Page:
Finally, of course you could post the text so it is not only commentable but editable too. Probably only suitable for certain documents, your wiki may allow you to lock the original text but allow discussion of it within the ‘Comment’ or ‘Discuss’ tab which sits behind the editable page itself. Google Docs allows you and your invited collaborators to add Word-style yellow comments to the document, giving you some of the benefits of Tracked Changes but without the multiple versions headaches.

Pros: potentially cheap, flexible, good for a trusted group, possibly embeddable on your own site
Cons: harder for readers to use, may require logins, if the text is editable then becomes harder to moderate and manage

What other ways can you think of for making documents commentable online? Let me know in the comments.

UPDATE: 1 Feb ’09: I’ve added a sixth way – using a customised WordPress theme – described over here.

12 Comments

  1. thanks, very useful round up. I think it is a very interesting and promising area.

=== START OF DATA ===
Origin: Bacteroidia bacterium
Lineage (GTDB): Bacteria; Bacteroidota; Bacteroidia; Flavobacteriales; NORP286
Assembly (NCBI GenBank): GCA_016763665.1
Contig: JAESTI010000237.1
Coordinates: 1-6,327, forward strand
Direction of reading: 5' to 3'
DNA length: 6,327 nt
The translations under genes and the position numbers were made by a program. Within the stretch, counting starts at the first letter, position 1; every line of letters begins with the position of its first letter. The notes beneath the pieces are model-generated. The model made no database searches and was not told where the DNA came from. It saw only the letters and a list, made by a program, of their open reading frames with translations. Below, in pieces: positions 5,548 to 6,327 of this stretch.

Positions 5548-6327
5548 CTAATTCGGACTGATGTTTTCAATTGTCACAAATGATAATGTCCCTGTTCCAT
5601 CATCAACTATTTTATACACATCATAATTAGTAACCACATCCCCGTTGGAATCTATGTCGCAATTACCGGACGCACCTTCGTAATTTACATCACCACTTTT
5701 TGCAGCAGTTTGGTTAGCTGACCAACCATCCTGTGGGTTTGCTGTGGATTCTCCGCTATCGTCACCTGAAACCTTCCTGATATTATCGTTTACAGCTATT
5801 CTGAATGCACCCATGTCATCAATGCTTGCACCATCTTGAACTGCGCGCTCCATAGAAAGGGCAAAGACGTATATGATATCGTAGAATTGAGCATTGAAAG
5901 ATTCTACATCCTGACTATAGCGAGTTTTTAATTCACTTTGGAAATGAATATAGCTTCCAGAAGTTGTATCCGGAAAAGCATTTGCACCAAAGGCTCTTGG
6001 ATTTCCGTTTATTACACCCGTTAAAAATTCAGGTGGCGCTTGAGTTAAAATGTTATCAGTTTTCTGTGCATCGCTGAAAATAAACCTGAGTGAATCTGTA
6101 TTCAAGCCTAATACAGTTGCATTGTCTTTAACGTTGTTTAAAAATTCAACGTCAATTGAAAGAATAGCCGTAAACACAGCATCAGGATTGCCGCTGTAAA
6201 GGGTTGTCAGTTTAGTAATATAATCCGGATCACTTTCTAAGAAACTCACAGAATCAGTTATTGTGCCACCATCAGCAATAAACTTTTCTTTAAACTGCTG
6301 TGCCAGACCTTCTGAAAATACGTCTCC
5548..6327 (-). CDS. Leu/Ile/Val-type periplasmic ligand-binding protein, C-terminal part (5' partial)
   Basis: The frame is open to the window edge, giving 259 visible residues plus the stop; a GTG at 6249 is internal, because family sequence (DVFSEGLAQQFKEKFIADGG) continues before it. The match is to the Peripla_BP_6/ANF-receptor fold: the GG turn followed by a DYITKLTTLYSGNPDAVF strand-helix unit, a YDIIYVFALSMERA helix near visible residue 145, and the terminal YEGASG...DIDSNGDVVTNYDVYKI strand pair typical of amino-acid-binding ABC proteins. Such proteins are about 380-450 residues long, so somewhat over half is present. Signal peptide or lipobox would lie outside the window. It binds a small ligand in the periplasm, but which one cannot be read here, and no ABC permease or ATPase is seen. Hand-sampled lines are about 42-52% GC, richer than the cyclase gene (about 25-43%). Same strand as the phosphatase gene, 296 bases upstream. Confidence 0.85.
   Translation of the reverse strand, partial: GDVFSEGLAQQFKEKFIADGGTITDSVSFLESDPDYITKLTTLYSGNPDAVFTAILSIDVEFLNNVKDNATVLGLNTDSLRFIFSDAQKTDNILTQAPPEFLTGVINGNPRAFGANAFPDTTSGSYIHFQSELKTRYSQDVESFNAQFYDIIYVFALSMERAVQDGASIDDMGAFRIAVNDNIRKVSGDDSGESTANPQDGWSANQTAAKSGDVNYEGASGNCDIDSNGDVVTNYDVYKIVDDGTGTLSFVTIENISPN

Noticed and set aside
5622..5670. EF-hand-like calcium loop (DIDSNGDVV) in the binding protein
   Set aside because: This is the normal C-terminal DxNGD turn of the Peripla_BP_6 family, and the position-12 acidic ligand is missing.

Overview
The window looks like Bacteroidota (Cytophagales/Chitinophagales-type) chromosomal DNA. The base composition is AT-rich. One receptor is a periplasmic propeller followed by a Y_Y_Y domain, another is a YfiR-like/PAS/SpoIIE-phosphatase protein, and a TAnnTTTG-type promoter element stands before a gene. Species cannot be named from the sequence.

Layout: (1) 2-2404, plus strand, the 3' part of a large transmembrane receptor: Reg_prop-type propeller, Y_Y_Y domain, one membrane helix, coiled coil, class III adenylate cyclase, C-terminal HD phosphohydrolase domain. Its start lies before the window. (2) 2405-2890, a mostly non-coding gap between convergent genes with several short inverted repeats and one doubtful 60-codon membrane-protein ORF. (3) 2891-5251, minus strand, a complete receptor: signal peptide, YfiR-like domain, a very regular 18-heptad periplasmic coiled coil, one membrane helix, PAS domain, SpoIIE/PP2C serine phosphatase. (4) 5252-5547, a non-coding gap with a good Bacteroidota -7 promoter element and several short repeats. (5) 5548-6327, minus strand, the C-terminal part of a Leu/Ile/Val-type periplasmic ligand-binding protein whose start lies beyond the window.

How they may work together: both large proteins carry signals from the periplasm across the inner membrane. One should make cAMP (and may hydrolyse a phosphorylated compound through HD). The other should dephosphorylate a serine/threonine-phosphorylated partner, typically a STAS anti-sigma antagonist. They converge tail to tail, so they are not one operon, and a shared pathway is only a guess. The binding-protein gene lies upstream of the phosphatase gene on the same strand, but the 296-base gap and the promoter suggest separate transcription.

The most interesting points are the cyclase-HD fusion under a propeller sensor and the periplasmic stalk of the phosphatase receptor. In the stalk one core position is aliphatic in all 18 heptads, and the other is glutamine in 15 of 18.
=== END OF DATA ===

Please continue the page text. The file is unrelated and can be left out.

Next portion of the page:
– I like the tool used to discuss the GNU free licence because it has a visual appeal: http://gplv3.fsf.org/comments/gfdl-draft-1.html
    – Plus, I just realised commmentonthis.com is down now.
    – You could also “abuse” some tools designed for other purposes, such as Clipmarks.com

  2. Have you seen SharedBook.com’s annotation technology? It allows you to annotate down to the word, have discussions in real time, and even create a book in physical form or as a downloadable PDF at the end from the document plus all the annotations. There’s an Open Api for easy uplaoding of documents.

  3. Hi Steph – very useful thanks – am on the look out for something along these lines in the next few weeks, if I find anything better will report back.

    sharedbook.com looks interesting – will have a play with that later in the week